Replenishing eastern Virginia’s primary groundwater supply
What is managed aquifer recharge?
The Sustainable Water Initiative for Tomorrow (SWIFT) proposes to replenish the Potomac aquifer, eastern Virginia’s primary groundwater supply, with purified water. This purified water would be treated to be compatible with the existing water in the aquifer to ensure seamless integration into the system and introduced by recharge wells drilled at seven HRSD treatment plant sites. Recharge wells store water for future use by placing it deep underground into formations below the shallow soil layer.
Why is the Potomac aquifer ideal for SWIFT replenishment?
Multiple factors contribute to experts’ confidence in the suitability of SWIFT groundwater recharge wells in eastern Virginia. These include the proven retention capacity and homogeneous geology of the Potomac aquifer as well as the relatively shallow depths and low replenishment pressures of the recharge wells.
Replacing what has been removed
SWIFT proposes to simply return water to the Potomac aquifer that has been removed over time. These groundwater recharge wells would be adding water to a formation that is already a proven storage vessel for trillions of gallons of pressurized water. While the proposed recharge rate of 120 million gallons each day will help offset current groundwater withdrawals, it will not cause the aquifer to reach or surpass its proven carrying capacity. The SWIFT process of replenishing the Potomac aquifer differs greatly from the process of removing oil and natural gas from rock formations by hydraulic fracturing and enhanced oil production. These activities utilize wastewater injection wells that may force fluid into rock formations that did not previously contain it. Such rock formations have limited proven retention capacity and in some cases, the pressurized wastewater causes the surrounding rocks to crack. This can lead to minor earth disturbances and, in some rare cases, noticeable earthquakes.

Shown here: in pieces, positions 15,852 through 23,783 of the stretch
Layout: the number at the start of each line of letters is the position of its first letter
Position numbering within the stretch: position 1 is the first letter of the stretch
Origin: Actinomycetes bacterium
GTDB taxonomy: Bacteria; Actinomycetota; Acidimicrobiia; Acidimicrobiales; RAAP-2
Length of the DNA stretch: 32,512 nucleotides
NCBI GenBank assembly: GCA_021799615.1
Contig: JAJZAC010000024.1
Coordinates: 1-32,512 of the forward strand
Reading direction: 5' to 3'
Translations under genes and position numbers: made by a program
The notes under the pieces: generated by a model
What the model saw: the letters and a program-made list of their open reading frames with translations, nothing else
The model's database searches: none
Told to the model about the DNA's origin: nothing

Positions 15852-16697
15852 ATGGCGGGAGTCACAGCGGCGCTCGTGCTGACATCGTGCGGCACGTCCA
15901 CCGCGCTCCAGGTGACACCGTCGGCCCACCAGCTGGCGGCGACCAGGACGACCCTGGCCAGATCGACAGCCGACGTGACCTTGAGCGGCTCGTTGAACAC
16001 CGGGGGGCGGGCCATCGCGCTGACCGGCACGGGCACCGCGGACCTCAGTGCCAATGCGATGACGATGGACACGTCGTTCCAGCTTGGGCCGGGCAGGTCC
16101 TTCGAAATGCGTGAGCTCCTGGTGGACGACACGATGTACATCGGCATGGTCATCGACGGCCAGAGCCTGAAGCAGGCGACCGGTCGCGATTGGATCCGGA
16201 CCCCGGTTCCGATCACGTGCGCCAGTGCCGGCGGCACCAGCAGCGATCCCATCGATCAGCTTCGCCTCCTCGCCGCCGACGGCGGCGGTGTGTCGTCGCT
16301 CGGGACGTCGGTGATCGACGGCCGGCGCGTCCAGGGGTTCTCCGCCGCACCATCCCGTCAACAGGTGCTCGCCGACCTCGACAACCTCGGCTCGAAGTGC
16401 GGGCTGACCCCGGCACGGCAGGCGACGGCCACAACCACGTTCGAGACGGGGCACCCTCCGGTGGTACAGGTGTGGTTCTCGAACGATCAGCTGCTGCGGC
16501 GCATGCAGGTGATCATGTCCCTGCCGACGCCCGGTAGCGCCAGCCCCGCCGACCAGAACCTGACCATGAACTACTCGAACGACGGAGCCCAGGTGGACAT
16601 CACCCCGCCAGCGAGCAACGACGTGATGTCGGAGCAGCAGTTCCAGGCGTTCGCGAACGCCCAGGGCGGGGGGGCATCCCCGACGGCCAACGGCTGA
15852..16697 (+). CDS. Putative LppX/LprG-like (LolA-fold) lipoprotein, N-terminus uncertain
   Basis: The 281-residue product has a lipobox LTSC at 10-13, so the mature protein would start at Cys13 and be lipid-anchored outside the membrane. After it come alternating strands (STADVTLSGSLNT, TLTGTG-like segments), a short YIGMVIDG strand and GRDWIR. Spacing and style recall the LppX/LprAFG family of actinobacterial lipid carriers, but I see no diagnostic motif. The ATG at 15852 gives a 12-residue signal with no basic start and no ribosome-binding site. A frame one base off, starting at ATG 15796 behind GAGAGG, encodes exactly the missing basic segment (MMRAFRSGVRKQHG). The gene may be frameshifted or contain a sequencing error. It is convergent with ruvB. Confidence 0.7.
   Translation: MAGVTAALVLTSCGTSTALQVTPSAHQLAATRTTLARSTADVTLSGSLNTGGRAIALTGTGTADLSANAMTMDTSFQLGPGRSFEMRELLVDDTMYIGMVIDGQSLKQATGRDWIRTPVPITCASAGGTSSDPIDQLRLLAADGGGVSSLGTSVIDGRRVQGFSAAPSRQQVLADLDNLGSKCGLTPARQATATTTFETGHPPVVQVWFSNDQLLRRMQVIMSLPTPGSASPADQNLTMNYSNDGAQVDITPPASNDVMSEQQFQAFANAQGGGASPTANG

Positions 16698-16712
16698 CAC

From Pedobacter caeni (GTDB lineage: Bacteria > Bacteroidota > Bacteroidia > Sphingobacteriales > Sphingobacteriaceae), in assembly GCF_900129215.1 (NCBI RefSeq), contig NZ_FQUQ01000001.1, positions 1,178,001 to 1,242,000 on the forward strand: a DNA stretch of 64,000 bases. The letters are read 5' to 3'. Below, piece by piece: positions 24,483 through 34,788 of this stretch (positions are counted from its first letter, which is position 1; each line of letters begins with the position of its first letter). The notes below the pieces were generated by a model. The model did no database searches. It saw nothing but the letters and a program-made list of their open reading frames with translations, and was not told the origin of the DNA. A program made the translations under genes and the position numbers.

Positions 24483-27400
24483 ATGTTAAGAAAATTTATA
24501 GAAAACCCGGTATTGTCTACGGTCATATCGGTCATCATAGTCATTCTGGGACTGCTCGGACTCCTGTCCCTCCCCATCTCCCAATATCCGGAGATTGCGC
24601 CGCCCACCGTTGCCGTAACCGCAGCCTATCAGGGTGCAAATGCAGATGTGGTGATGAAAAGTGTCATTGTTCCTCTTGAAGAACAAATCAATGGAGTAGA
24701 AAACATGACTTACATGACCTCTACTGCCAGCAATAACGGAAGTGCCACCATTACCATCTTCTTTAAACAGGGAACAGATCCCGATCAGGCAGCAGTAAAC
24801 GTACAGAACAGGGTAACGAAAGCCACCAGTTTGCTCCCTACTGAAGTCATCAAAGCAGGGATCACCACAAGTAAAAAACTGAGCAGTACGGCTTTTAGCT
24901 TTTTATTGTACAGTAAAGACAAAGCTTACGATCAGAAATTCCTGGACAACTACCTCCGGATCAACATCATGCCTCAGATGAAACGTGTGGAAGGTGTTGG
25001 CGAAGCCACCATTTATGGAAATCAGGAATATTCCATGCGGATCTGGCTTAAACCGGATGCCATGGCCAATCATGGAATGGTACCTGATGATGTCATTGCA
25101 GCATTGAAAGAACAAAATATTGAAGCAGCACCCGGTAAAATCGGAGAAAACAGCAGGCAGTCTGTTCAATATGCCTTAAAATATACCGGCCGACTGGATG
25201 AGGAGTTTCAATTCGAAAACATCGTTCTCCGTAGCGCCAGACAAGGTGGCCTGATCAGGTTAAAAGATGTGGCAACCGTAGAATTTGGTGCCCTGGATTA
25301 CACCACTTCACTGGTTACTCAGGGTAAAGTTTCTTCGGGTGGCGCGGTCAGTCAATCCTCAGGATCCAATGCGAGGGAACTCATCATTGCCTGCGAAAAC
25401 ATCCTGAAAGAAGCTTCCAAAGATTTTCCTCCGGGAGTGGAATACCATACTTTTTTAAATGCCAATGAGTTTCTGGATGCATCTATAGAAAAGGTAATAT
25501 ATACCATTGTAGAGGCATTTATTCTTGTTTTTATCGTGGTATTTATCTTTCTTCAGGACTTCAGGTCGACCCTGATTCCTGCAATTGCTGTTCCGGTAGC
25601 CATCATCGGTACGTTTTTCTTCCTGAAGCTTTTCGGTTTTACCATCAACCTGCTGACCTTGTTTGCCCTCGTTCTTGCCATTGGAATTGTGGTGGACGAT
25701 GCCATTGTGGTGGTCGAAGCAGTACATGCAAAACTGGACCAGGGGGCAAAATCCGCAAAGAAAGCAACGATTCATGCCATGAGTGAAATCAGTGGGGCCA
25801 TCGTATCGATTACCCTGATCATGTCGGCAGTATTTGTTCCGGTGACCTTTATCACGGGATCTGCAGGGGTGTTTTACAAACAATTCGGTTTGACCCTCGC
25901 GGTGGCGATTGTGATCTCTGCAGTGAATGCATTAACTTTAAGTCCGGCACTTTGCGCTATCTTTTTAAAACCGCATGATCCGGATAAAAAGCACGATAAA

The geology of the Potomac aquifer in our region makes it an ideal candidate for replenishment. Unlike western states such as Oklahoma that are abundant in oil and natural gas-rich shale (a hard, non-porous rock), the geology of eastern Virginia is mainly comprised of unconsolidated sediments including clay, silts sands and shells. The coarser particles are highly permeable and porous, which allows water to travel through them easily and without much force. Unlike shale, which is predisposed to fracturing, these substances do not crack when placed under pressure. This significantly decreases the likelihood that SWIFT groundwater injection wells would cause earth disturbances in our region.
Shallow depths and low replenishment pressures
An injection well’s depth depends on the type of fluid and the region’s geology. When disposing of fluid unintended for future use, injection wells may travel tens-of thousands of feet past human groundwater sources to reach deep formations far-removed from drinking water supplies. These deep wells are common in hydraulic fracturing and enhanced oil production. SWIFT recharge wells, however, would travel approximately 2,000 feet, past numerous shallow aquifers and confining layers, to reach the Potomac aquifer.
In eastern Virginia, drilling to this depth does not require disturbing large rock formations or existing faults and is therefore comparatively noninvasive.
The replenishment pressures of SWIFT recharge wells would also differ greatly from that used in traditional injection wells. SWIFT proposes to recharge the Potomac Aquifer at a rate of 10-40 psi’s, which is significantly lower than the 700-1500 psi’s of force used to dispose of wastewater produced during oil production.
How will we know SWIFT groundwater injection is safe?
An expert panel comprised of geologists and hydraulic engineers is leading further research into the composition of the Potomac aquifer and the safest pressures at which to inject purified water into the ground. This ensures SWIFT scientists will have an abundance of reliable data as they develop and construct the SWIFT Research Center at HRSD’s Nansemond Treatment Plant, which has an estimated completion date of 2018. The facility will demonstrate SWIFT’s ability to replenish the Potomac aquifer with purified water while providing scientists with valuable real-time knowledge.